Time Warner CEO elucidates AT&T affiliation required to participate with internet titans

Time Warner CEO elucidates AT&T affiliation required to participate with internet titans

Time Warner Chief Executive Jeff Bewkes old Judge Richard Leon, who will determine if the $84.5 billion deal, may proceed and that the U.S. justice Department was mistaken to pronounce that AT&T would be unwilling to license Time Warner's TV and movie content to competitors engendering black outs so as to garner new customers to AT&T subsidiary DirecTV.

AT&T and its streaming service DirecTV Now plan to launch a "skinny bundle" of television channels without sports on various streaming devices, including Apple TV, that will cost $15 a month but be free to AT&T wireless customers.

Time Warner CEO Jeff Bewkes has explained why the cable company's merger with telecom operator AT&T is important to compete for advertising revenue with internet companies such as Google and Facebook. He said that he wanted to combine what AT&T knew about its customers with Time Warner's ability to create compelling content.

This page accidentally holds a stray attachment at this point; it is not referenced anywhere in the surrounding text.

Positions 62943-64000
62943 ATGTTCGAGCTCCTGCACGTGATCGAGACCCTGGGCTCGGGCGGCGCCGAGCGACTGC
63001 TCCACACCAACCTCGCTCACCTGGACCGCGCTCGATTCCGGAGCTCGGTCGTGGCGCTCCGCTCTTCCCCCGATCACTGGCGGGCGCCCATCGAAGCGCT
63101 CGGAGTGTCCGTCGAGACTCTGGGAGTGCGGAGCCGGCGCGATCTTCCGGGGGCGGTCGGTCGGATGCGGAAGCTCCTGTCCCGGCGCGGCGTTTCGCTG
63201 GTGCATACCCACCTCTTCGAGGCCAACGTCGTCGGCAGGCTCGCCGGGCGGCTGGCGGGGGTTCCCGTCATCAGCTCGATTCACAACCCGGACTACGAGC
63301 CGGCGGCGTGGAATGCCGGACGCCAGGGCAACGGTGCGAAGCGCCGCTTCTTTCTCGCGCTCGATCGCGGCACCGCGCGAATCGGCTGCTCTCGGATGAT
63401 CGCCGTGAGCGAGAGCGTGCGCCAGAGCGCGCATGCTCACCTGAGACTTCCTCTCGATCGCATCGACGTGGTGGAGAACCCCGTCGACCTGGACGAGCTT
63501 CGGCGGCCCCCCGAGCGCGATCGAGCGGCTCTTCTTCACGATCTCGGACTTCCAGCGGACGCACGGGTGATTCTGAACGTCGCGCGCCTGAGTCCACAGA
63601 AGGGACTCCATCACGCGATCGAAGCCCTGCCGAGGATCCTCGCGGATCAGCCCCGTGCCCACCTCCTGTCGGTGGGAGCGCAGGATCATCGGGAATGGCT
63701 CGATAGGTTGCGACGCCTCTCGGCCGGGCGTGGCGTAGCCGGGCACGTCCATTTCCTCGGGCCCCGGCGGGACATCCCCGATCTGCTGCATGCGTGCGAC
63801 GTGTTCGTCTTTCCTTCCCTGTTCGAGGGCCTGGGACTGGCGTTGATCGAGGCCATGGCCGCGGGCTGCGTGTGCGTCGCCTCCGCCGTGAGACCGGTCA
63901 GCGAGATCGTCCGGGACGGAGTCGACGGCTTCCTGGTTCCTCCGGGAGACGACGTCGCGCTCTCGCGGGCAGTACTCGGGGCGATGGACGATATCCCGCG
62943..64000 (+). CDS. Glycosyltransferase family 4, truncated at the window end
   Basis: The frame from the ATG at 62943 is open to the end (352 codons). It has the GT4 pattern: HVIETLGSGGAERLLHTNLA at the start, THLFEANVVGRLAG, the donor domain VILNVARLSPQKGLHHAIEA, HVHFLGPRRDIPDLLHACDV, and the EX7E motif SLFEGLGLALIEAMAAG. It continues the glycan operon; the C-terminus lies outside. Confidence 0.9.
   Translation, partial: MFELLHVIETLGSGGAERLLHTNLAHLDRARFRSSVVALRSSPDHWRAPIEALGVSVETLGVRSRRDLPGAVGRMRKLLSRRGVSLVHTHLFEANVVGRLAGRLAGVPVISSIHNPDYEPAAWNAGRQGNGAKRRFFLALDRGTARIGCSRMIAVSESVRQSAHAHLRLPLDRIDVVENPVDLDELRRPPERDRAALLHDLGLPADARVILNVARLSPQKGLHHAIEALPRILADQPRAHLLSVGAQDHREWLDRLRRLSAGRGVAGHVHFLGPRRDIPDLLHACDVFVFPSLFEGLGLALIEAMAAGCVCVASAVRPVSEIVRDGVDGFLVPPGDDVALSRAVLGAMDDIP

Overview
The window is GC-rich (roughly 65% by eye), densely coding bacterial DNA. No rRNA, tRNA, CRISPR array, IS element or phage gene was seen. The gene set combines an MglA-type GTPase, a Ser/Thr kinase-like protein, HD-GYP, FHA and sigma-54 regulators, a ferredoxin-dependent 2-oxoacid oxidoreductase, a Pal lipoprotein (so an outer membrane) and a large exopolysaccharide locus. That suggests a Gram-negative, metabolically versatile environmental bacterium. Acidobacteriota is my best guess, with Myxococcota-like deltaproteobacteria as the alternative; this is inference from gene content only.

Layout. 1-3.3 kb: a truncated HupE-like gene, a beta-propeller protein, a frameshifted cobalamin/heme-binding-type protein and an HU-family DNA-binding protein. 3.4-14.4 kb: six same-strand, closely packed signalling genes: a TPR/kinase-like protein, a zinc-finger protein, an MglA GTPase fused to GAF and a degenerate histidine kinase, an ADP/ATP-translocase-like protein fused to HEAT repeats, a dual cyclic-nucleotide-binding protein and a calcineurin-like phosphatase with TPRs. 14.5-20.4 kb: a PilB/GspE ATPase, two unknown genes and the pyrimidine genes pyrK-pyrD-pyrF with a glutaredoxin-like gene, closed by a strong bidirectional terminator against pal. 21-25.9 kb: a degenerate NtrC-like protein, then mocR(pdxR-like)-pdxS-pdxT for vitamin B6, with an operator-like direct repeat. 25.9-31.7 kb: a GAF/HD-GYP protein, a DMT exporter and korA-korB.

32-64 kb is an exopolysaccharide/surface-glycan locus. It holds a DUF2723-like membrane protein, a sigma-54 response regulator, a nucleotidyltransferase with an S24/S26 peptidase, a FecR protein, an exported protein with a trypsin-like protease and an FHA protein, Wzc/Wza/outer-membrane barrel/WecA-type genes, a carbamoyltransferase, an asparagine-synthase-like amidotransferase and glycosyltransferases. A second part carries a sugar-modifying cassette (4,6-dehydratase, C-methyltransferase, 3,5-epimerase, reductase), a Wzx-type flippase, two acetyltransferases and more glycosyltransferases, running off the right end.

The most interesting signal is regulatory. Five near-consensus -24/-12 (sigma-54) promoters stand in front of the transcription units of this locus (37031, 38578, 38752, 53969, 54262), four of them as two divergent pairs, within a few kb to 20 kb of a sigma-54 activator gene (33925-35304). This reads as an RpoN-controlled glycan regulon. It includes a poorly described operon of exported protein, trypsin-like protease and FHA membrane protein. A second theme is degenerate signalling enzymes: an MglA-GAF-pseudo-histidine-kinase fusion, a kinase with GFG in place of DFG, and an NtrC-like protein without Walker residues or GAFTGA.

The service, called AT&T Watch, was announced Thursday by Chief Executive Randall Stephenson, shown above, who revealed the news during his testimony in the ongoing antitrust case against AT&T's and Time Warner's proposed $85 billion merger, being held in Washington.

Instead, the deal would help AT&T, which owns the biggest pay TV company DirecTV, build a cheaper online product that could be partially sustained through advertising, he said.

Stephenson was AT&T's final defence witness in the trial.


The Justice Department introduced an email exchange between Stephenson and Facebook chief executive Mark Zuckerberg in which the pair discussed ways they could work together on advertising, but Stephenson said nothing came of the exchange. "A quick lunch", said Stephenson, "turned into a very long afternoon".

AT&T meanwhile, has relationships with some 150 million United States consumers through its DirecTV service and other operations.

"While T has offered discounts for DTV Now to wireless users, the content package it offers (with the exception of HBO) not been free to T subscribers". Both are good for seven years.

Stephenson brought it up on the stand in the context of AT&T's streaming businesses.

Stephenson said he looked at a number of other media companies as possible acquisition targets but that Time Warner's premium content made it the ideal choice. The trial, which began in mid-March, is expected to wrap up this month.

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